Why not make a small project before starting the big one. A simple blinking light could already be enough to understand the basics of pcb design (invest a few weeks up front to learn the basics and your main project will go much more smoothly.)
For bga design i suggest you read manufacturer application notes about bga, research papers regarding reflow soldering in general and bga in particular, industry standards, your manufacturers guidelines and capabilities (compare multiple ones), …
Researching stuff on your own is after all the main thing you should take with you from university. This is what really differentiates a graduate of a university from somebody finishing a trade school.
And don’t be afraid to ask professors of your university. You will never again be able to get support by such highly qualified people for free. (Just ask one that could have knowledge in that field they at least can tell you who really knows about this stuff. If what you do is part of a course or thesis start with the people who are responsible for it. If it is for a student team then ask alumni of it.)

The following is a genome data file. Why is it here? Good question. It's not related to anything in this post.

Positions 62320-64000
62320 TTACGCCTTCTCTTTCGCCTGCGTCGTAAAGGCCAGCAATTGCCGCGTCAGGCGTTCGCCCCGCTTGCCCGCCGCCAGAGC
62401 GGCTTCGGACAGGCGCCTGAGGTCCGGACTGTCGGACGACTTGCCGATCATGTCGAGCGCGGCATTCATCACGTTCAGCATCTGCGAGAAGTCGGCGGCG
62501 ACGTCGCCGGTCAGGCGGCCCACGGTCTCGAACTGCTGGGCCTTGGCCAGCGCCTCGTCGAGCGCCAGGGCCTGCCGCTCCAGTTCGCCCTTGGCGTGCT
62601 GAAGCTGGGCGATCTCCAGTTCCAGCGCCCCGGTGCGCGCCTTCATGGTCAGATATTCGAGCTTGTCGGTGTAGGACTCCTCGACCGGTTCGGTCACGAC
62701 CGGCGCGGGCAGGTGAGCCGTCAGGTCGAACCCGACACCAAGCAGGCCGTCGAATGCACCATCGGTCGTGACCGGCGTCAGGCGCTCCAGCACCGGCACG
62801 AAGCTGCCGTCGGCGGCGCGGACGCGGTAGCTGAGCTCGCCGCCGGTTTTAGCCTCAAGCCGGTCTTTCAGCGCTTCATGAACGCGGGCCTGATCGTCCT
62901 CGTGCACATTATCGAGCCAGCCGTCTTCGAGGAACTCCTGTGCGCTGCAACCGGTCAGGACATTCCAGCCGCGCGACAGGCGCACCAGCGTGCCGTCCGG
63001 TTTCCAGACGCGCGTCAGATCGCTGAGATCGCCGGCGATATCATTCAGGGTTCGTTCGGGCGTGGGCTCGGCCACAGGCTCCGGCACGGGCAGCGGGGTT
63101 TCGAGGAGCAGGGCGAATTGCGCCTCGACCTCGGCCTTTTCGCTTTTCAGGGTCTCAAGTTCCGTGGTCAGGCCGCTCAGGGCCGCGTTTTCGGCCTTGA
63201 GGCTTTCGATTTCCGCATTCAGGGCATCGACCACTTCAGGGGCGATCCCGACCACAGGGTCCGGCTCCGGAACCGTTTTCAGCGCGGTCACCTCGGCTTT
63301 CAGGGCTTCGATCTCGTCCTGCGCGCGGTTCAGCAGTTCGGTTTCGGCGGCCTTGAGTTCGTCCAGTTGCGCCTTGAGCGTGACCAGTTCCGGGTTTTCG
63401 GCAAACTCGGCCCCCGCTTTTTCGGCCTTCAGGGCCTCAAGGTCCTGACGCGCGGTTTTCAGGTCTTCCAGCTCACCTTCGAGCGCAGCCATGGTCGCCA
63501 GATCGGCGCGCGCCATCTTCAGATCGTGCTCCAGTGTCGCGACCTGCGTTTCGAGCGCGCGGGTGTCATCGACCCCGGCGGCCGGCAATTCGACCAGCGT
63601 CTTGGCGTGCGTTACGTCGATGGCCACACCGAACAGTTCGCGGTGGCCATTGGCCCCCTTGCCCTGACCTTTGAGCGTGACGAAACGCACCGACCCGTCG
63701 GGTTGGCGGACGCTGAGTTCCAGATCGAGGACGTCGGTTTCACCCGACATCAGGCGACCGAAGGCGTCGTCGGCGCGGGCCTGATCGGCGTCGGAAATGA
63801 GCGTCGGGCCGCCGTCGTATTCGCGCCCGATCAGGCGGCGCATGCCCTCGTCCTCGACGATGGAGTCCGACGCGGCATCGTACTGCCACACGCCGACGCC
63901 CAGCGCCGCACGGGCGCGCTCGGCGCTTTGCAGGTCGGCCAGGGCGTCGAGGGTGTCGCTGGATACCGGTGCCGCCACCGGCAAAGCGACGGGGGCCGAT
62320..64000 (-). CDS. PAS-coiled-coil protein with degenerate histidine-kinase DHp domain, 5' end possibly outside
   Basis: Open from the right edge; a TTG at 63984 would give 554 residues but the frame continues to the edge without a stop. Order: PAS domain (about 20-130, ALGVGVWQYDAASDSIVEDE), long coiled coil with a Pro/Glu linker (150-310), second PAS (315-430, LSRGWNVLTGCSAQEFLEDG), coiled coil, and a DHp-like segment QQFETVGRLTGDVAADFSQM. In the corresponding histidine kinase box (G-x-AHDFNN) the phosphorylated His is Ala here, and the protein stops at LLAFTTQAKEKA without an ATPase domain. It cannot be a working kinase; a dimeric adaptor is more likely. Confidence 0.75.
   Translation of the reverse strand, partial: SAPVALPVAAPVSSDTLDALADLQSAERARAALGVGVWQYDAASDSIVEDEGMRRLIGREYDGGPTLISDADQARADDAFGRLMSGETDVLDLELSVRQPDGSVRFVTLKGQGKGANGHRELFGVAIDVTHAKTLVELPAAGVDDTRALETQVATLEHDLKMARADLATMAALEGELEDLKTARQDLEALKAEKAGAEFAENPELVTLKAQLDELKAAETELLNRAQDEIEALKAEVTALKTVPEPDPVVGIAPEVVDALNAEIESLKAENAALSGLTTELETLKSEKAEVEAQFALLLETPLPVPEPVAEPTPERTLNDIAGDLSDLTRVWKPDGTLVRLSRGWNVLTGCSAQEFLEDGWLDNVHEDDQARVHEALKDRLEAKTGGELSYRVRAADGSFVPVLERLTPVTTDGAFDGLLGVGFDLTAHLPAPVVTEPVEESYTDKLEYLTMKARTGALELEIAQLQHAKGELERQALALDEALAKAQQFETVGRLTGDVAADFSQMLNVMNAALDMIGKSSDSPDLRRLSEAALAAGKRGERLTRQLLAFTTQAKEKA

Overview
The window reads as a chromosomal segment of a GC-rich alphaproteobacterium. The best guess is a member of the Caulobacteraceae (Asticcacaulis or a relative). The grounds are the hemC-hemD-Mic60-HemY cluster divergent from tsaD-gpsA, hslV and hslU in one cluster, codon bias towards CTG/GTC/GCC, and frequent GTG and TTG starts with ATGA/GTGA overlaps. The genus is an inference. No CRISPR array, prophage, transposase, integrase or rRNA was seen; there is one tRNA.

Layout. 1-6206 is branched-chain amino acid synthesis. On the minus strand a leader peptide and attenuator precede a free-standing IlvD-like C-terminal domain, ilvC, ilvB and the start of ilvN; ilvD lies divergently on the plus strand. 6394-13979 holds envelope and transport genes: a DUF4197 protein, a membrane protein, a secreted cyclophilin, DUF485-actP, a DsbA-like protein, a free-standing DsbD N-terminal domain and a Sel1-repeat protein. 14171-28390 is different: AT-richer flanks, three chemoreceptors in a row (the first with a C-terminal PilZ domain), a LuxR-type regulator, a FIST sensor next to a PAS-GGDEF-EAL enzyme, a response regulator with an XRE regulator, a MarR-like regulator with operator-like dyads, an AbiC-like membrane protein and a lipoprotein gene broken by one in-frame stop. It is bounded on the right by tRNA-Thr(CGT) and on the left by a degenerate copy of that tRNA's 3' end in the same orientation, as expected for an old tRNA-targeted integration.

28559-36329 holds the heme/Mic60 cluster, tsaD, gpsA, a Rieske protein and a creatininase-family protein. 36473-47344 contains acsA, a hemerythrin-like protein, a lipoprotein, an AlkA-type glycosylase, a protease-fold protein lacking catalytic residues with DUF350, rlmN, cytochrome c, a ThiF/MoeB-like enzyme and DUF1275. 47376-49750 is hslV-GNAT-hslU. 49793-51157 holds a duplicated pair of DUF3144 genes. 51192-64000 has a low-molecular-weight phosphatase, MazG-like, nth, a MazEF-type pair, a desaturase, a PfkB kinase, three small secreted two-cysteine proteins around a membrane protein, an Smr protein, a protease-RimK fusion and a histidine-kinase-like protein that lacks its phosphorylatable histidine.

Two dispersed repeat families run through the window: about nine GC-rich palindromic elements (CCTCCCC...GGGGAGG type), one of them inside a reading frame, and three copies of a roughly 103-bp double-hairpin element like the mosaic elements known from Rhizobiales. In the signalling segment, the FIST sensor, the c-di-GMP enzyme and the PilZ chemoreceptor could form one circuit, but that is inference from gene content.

And if the pcb design side is not the main part of your work (If it is expected that you use the hardware you make for more than a basic software demo) then you might want to check if you can find a finished board that holds a processor with enough power. (designing a pcb for a complex thing like a processor of your listed power can easily take a few months of full time work with multiple iterations and therefore additional manufacturing waiting times. And then you need to somehow solder it as well which will add yet another skill to learn.)
Depending on your application either check a fpga supplier (XILINX has nice evaluation boards) or even things like nvidia jetson tk2 (or whatever the current version of it is) if you need a powerful graphics processor. If you already have hardware in mind check if the manufacturer does not offer an evaluation board or at least reference design for it or for something very similar.